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8 tips for driving your Toyota 4x4 in sand (without getting stuck!) - Media

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8 tips for driving your Toyota 4x4 in sand (without getting stuck!)

Here's a few things you should know

8 tips for driving your Toyota 4x4 in sand (without getting stuck!)

Sand is often the surface that new 4x4 owners tackle first, perhaps because it seems less intimidating that mud or rocks. But it can be an unforgiving medium, so before you take your new Prado to Mozambique, here are a few things you should know:

 

  1. Don’t think that driving on sand is going to be easy. Sand is soft and your Prado weighs almost 2.5 tons, so it will sink in given the slightest opportunity. Sand also saps power from your engine, and if you do things wrong you can slide, roll or get your vehicle bogged down.
  2. Carry a calibrated, good-quality tyre pressure gauge. The first thing you should do when driving in sand is lower your tyre pressures. This elongates the footprint of your tyre on the sand, spreading the weight of the vehicle and helping to keep the tyres from digging in. Lower tyre pressures BEFORE you get stuck, and start with pressures of about 1.5 bar, and drop them down to 1.2 bar if necessary.
  3. Keep momentum. Momentum doesn’t mean going fast, it just means try not to slow down too much. A key to this is to stay in the correct gear, because if you’re driving slowly and change gear, you can slow down to a speed where you get bogged down. Remember the golden rule of 4x4 driving: As slow as possible, as fast as necessary.
  4. Peak at the right time. We’re talking about sand dunes here. If you’re tackling a sand dune, slow down just before the top – you don’t want to go flying off the other side, especially if you don’t know what’s there.
  5. Don’t turn too sharply. Remember, your tyres have been deflated, which means that they’re more likely to come off the rims. Prevent this by driving gently, and turning as slowly as you can. If you turn sharply you can build up a wall of sand and either pop the tyre off a rim or even roll your car.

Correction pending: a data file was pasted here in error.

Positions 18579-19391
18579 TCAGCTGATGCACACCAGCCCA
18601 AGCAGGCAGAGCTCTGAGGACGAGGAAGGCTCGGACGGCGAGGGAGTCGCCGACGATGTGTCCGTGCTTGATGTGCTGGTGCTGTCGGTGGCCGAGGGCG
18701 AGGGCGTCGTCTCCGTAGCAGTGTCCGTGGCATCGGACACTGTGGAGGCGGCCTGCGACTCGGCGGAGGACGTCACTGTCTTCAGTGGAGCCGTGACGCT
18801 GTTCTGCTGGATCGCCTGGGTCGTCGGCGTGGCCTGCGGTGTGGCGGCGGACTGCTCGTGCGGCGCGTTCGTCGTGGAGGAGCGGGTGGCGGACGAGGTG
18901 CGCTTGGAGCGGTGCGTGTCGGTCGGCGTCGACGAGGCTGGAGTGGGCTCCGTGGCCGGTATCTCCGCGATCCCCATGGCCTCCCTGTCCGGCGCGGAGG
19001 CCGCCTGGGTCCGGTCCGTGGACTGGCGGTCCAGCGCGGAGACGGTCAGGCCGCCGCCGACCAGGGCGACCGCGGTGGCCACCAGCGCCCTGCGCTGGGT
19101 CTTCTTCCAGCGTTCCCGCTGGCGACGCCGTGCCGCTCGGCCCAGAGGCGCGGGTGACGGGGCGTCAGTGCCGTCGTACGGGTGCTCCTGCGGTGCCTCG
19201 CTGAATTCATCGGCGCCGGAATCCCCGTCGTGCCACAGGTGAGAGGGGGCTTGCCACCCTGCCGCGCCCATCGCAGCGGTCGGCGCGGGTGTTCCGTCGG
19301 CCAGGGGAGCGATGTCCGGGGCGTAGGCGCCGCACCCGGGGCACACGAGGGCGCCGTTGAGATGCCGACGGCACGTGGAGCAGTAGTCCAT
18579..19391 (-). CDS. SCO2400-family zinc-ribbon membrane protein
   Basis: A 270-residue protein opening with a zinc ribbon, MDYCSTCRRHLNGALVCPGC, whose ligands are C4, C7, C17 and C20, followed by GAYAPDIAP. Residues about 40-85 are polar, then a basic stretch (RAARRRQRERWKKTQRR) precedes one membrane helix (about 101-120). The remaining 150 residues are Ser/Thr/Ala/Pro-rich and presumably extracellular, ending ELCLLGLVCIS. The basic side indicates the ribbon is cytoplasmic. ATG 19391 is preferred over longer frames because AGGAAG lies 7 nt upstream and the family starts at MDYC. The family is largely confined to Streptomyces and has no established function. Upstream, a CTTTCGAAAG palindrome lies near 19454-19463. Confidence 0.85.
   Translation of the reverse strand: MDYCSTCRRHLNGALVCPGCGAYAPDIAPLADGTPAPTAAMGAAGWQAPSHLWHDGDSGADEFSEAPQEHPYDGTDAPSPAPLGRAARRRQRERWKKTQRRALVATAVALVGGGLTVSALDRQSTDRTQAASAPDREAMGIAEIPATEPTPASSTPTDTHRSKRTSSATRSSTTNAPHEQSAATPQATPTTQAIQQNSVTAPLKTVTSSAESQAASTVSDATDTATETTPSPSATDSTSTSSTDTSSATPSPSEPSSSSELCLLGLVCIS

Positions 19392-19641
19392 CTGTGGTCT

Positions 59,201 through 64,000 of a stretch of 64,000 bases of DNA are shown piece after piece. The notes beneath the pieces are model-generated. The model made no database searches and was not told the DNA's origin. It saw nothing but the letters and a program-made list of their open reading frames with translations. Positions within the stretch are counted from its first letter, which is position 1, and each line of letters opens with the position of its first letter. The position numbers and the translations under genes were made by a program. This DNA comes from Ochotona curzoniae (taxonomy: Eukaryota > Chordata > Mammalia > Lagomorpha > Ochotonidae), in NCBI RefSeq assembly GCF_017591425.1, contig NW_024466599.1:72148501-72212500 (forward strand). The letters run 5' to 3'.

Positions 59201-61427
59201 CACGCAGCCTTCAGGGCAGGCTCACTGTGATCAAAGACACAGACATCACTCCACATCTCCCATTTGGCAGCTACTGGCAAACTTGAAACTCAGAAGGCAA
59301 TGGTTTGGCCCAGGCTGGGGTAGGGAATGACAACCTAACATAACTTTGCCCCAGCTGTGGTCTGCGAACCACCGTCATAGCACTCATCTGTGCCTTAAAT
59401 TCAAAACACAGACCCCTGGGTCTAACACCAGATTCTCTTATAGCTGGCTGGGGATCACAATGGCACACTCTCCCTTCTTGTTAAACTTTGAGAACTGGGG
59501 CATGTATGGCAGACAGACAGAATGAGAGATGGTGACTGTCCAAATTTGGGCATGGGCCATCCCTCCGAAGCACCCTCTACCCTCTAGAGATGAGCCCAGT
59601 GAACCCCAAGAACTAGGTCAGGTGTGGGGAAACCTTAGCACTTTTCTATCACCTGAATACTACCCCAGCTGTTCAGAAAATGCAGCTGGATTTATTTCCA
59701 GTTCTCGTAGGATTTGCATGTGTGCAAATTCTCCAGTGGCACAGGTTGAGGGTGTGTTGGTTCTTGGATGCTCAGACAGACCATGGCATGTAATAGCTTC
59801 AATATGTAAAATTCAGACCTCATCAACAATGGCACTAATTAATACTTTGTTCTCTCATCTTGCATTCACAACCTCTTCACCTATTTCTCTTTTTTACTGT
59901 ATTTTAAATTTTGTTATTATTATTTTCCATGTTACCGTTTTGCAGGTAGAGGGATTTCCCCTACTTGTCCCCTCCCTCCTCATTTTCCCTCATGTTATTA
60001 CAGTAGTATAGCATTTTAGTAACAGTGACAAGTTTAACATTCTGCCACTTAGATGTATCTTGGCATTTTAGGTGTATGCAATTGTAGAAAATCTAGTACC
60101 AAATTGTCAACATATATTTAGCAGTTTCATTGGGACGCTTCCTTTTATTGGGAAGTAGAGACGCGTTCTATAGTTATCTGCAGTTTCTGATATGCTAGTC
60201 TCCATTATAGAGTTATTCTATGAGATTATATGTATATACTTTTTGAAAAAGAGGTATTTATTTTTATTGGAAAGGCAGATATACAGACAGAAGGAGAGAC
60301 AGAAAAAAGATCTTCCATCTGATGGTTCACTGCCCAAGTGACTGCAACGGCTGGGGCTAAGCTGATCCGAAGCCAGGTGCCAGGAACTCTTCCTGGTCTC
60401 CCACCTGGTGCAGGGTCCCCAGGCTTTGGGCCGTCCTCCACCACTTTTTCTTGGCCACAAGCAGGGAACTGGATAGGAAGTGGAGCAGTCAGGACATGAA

6. Be gentle on your brakes. If possible, allow your vehicle to coast to a stop instead of using the brakes. Braking often causes the wheels to dig in, which makes pulling off again difficult.
  7. Go back to go forwards. A neat trick is to reverse a few metres after stopping, and then start going forward again. This gives you the chance to pull off on compacted sand and prevents you from getting stuck.
  8. Re-inflate as soon as possible. This is a big one! Don’t forget to re-inflate your tyres as soon as you can – you don’t want to forget and start driving 100km/h on a tar road with tyres at 1.2 bar! That could lead to a tyre flying off a rim, or a blowout, and a potential accident.

 

PS: Carry a spade!

Sand is often the surface that new 4x4 owners tackle first, perhaps because it seems less intimidating that mud or rocks. But it can be an unforgiving medium, so before you take your new Prado to Mozambique, here are a few things you should know:

 

  1. Don’t think that driving on sand is going to be easy. Sand is soft and your Prado weighs almost 2.5 tons, so it will sink in given the slightest opportunity. Sand also saps power from your engine, and if you do things wrong you can slide, roll or get your vehicle bogged down.
  2. Carry a calibrated, good-quality tyre pressure gauge. The first thing you should do when driving in sand is lower your tyre pressures. This elongates the footprint of your tyre on the sand, spreading the weight of the vehicle and helping to keep the tyres from digging in. Lower tyre pressures BEFORE you get stuck, and start with pressures of about 1.5 bar, and drop them down to 1.2 bar if necessary.
  3. Keep momentum. Momentum doesn’t mean going fast, it just means try not to slow down too much. A key to this is to stay in the correct gear, because if you’re driving slowly and change gear, you can slow down to a speed where you get bogged down. Remember the golden rule of 4x4 driving: As slow as possible, as fast as necessary.
  4. Peak at the right time. We’re talking about sand dunes here. If you’re tackling a sand dune, slow down just before the top – you don’t want to go flying off the other side, especially if you don’t know what’s there.
  5. Don’t turn too sharply. Remember, your tyres have been deflated, which means that they’re more likely to come off the rims. Prevent this by driving gently, and turning as slowly as you can. If you turn sharply you can build up a wall of sand and either pop the tyre off a rim or even roll your car.
  6. Be gentle on your brakes. If possible, allow your vehicle to coast to a stop instead of using the brakes. Braking often causes the wheels to dig in, which makes pulling off again difficult.
  7. Go back to go forwards. A neat trick is to reverse a few metres after stopping, and then start going forward again. This gives you the chance to pull off on compacted sand and prevents you from getting stuck.
  8. Re-inflate as soon as possible. This is a big one! Don’t forget to re-inflate your tyres as soon as you can – you don’t want to forget and start driving 100km/h on a tar road with tyres at 1.2 bar! That could lead to a tyre flying off a rim, or a blowout, and a potential accident.

 

PS: Carry a spade!